With His Posh New Midtown Empellón, Alex Stupak Means Business

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Empellón. Photo: Jemma Hinkly/New York Magazine

Many talented chefs and restaurateurs have ridden lowly comfort foods to fame and relative fortune in this post-gourmet era, but with the possible exception of David Chang and his pork bun and Danny Meyer and his ShackBurger, few have had more success in this regard than Alex ­Stupak — in his case, with the humble taco. The much-praised, award-winning pastry chef recognized the potential of this elemental, adaptable dish early on, and since opening his original Empellón restaurant in the West Village six years ago, he’s used both the taco and the classic corn tortilla as a kind of canvas to explore every angle of the Mexican (and New York) dining experience. He’s stuffed tortillas with inventive fillings (short-rib pastrami at the first Empellón), served them in purist form on paper plates (to the tequila-happy hordes at Empellón Al Pastor), and built elaborate cutting-edge chef’s menus around them (at the excellent, recently shuttered Empellón Cocina in the East Village).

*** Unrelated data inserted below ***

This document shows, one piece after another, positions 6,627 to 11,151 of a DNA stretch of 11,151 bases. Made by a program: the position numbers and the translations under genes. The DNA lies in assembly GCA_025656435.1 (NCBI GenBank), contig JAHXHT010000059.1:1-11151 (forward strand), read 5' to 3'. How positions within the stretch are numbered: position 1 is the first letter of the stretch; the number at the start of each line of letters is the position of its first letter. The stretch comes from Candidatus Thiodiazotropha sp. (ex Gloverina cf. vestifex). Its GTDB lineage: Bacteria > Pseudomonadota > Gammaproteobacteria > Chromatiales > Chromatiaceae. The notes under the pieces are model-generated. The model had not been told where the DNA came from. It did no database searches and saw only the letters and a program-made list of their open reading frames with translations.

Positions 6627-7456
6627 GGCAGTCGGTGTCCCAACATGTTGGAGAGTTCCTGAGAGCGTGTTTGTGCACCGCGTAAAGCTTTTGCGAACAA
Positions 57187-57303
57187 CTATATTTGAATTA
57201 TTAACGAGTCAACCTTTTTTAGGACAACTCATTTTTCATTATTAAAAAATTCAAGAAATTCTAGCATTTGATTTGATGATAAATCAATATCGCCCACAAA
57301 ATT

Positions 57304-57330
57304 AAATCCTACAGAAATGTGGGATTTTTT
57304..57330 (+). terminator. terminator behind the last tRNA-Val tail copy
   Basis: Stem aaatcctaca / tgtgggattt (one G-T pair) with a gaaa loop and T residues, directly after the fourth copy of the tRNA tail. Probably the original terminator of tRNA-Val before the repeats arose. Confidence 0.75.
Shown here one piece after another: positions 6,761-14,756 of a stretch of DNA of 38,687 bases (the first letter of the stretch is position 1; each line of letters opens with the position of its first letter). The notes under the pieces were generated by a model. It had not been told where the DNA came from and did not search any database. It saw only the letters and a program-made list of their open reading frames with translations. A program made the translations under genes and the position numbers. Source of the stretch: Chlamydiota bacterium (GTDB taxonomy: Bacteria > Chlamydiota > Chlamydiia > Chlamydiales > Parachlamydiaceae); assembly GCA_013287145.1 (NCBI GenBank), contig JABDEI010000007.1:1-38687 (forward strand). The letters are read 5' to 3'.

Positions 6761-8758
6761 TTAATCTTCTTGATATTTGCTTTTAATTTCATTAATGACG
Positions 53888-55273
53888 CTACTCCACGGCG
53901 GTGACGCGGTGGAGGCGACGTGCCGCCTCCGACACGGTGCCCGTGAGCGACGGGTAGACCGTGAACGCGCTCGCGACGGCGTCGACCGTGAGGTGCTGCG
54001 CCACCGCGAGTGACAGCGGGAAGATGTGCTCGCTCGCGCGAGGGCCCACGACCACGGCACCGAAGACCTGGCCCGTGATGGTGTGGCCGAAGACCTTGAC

Two years ago, Stupak published an ambitiously glossy cookbook focused on the many-splendored wonders of the taco, and now, with the opening of Empellón in midtown, next to the Tourneau store on Madison and 53rd Street, he’s introducing its versatile pleasures to a larger, more general audience. Unlike the downtown outlets, this posh new Empellón features two dining levels, a private-party room upstairs, and a polished décor that (like Tourneau and Thomas Pink across the street) wouldn’t look out of place in the more generically moneyed precincts of Las Vegas, Dubai, or Tokyo. The menu includes a variety of creations calculated to appeal to this new, upscale dining terroir (queso with steak tartare, a $125 fajitas made with Japanese Wagyu beef), and there’s even a cart on the premises perambulated to and fro by a mezcal-and-tequila sommelier nattily dressed in a jacket and tie.